In this open-label randomized controlled trial, we found that preemptive treatment in patients with dnDSA was associated with a reduction in dnDSA MFI. However, compared with the use of rituximab alone, combination of IVIG to rituximab did not provide additional benefit for dnDSA reduction. dnDSA-induced vascular inflammation and microangiopathy play a major role in antibody-mediated rejection, leading to kidney allograft loss6,16,17,18,19. dnDSA often induced subclinical antibody-mediated rejection as well as overt acute and chronic antibody-mediated rejection4,5. For example, over 40% of patients with dnDSA are diagnosed with biopsy-proven subclinical antibody-mediated rejection, leading to progressive graft injury20. Subclinical antibody-mediated rejection has also been associated with poor allograft survival, although clinical rejection is associated with worse allograft survival3,4,21. However, treatment of subclinical rejection using plasmapheresis, rituximab, and/or IVIG improved graft outcomes to a greater extent than clinical antibody-mediated rejection14,21. These results suggest a potential role of early detection and intervention for dnDSA, which can often be combined with subclinical antibody-mediated rejection.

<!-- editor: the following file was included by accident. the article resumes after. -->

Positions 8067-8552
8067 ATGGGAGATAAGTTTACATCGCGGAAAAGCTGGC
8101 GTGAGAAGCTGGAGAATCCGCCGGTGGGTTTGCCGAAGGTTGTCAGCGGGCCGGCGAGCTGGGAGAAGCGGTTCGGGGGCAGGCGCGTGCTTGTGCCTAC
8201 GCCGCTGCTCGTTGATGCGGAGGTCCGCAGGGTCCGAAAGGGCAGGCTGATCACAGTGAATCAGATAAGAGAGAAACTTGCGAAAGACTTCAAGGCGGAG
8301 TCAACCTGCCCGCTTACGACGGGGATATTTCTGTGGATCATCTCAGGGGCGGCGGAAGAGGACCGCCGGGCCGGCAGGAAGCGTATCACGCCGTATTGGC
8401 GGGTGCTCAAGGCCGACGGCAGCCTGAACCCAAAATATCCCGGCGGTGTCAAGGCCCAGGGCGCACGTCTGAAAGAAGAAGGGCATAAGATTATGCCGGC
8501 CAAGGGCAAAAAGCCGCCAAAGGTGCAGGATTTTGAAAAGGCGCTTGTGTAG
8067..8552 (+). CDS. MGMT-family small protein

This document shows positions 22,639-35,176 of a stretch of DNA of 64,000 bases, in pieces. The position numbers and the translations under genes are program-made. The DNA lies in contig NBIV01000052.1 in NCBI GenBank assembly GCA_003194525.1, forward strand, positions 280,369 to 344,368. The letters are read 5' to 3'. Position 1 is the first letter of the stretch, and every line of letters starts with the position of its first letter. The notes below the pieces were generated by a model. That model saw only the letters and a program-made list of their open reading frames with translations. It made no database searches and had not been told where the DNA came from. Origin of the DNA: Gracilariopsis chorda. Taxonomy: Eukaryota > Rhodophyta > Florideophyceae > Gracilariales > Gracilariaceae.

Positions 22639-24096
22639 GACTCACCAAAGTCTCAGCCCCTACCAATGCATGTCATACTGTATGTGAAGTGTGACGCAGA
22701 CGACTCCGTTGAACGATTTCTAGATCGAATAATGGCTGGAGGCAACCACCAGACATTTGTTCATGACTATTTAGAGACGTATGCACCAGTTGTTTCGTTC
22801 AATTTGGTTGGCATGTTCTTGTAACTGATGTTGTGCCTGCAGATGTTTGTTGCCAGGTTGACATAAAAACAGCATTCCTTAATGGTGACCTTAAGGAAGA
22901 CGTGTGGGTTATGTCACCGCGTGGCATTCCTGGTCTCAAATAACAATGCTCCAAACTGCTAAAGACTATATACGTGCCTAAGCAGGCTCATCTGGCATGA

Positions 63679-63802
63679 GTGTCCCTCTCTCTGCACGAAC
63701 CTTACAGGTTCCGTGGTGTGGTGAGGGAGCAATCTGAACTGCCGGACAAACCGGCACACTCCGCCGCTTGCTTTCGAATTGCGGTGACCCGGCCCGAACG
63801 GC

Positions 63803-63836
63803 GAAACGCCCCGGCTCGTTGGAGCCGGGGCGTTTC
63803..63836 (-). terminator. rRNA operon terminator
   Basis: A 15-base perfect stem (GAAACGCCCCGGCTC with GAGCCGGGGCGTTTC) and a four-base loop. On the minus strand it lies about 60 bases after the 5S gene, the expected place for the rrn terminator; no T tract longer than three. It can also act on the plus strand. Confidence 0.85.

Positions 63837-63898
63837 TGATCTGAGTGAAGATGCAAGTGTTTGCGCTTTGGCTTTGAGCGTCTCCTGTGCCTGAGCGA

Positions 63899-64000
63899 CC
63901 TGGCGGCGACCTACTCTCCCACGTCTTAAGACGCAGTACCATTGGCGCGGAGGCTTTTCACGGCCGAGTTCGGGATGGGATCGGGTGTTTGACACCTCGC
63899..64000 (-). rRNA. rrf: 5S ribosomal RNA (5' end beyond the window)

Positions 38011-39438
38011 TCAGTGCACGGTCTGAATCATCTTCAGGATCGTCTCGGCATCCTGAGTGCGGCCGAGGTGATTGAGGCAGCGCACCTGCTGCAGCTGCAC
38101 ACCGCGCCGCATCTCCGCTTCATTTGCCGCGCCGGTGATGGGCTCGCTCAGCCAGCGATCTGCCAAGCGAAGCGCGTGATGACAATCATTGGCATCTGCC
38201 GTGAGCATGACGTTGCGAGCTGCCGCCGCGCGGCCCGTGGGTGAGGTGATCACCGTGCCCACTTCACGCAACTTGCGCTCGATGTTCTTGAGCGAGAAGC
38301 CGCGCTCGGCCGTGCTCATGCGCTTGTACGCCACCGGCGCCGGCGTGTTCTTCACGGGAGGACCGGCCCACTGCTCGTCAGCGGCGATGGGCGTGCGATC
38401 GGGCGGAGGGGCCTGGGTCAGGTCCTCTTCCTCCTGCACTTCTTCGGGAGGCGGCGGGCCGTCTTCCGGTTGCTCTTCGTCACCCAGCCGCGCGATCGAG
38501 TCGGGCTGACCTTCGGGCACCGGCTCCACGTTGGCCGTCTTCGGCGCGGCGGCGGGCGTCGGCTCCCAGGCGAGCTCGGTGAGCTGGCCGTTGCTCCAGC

Most previous studies examined the reduction of DSA titer in pre-transplant desensitization of highly sensitized recipients9,10 or the treatment of overt rejection using rituximab or rituximab with IVIG11. A combination of rituximab and IVIG was used as a desensitization treatment for highly sensitized candidates with preexisting DSA9. Desensitization treatment, including rituximab, significantly decreased the incidence of dnDSA 2 years after kidney transplantation10. A prospective observational study of patients with dnDSA within 1 year after kidney transplantation and no histological evidence of rejection showed that high-dose IVIG alone was insufficient to reduce MFI to prevent acute antibody-mediated rejection22. In contrast, another study on pediatric kidney transplant patients demonstrated that treatment using various combinations of high-dose IVIG, rituximab, and plasmapheresis according to dnDSA strength and biopsy findings significantly reduced class II dnDSA in 11 (73.3%) of 15 patients with subclinical or clinical rejection23. However, we excluded plasmapheresis in pre-emptive treatment for subclinical dnDSA, because it needs admission and a relatively long hospital stay compared with convenient therapy of IVIG and rituximab.